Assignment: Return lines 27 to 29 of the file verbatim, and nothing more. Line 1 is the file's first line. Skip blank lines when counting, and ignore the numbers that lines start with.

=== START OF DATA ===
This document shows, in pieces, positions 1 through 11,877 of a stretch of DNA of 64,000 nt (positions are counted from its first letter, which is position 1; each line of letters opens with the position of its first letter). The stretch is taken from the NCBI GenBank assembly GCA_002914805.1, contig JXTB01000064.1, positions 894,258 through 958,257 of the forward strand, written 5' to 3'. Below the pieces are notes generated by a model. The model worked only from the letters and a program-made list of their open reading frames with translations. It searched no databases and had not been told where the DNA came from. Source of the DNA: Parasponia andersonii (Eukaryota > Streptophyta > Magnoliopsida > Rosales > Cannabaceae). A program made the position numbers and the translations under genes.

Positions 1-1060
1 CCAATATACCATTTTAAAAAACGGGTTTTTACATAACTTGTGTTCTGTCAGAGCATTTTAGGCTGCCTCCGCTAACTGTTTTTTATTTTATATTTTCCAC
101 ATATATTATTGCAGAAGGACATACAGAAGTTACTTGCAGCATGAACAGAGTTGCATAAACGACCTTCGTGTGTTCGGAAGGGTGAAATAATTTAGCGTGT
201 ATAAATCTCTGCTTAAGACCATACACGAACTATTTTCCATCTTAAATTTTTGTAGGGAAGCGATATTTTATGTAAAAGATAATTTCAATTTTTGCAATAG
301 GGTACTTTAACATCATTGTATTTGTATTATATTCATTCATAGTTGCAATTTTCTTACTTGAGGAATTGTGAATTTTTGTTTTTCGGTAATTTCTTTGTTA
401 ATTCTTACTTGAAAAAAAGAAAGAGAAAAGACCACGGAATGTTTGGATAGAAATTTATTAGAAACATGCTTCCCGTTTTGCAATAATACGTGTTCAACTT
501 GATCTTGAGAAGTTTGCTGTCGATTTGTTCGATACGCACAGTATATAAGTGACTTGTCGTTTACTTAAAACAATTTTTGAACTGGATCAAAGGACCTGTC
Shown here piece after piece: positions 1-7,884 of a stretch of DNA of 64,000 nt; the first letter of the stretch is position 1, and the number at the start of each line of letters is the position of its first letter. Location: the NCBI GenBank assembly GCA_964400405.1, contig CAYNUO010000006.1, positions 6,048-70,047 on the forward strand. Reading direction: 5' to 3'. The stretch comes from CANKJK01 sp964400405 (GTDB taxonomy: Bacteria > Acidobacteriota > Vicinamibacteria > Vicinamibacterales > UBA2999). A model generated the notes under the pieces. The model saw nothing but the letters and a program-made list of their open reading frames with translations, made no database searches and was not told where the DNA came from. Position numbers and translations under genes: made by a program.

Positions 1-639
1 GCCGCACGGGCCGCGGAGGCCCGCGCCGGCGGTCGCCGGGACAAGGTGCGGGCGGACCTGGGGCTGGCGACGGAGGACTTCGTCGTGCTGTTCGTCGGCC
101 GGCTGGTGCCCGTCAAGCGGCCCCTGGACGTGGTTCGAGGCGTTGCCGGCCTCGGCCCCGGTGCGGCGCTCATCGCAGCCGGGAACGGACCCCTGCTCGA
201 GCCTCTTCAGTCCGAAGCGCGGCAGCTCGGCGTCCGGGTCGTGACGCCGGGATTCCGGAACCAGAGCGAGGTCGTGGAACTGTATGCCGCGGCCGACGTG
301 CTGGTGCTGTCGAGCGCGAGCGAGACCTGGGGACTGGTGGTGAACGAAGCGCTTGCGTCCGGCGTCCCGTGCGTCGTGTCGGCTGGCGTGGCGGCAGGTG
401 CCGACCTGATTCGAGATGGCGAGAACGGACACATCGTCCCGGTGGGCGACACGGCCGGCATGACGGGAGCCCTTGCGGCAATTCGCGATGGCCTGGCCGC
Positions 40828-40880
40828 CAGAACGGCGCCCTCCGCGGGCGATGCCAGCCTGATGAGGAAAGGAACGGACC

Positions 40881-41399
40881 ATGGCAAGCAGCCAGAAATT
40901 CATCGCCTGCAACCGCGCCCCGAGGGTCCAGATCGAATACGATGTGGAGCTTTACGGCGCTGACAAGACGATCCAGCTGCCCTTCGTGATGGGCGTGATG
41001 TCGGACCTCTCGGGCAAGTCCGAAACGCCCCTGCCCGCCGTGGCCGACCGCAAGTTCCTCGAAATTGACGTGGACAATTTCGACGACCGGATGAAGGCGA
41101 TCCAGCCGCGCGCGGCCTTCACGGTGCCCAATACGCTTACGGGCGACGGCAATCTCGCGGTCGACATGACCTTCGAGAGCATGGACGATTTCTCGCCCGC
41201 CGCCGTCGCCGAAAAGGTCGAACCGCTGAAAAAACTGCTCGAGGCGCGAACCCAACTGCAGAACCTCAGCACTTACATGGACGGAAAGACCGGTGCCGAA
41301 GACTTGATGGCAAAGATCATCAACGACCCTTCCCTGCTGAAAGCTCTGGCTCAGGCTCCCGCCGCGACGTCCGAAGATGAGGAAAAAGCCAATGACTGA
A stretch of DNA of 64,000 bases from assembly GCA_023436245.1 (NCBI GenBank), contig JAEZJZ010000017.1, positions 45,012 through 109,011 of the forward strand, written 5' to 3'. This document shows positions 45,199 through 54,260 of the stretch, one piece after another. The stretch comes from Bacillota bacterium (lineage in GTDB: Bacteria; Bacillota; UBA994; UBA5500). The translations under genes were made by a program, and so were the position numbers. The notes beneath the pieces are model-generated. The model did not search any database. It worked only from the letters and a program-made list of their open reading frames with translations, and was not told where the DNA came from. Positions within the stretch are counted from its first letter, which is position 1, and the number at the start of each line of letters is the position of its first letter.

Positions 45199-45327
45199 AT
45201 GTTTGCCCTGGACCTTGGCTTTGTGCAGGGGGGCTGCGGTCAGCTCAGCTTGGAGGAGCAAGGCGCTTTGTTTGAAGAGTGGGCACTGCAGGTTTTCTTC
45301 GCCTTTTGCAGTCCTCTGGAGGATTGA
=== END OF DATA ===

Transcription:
45199 AT
45201 GTTTGCCCTGGACCTTGGCTTTGTGCAGGGGGGCTGCGGTCAGCTCAGCTTGGAGGAGCAAGGCGCTTTGTTTGAAGAGTGGGCACTGCAGGTTTTCTTC
45301 GCCTTTTGCAGTCCTCTGGAGGATTGA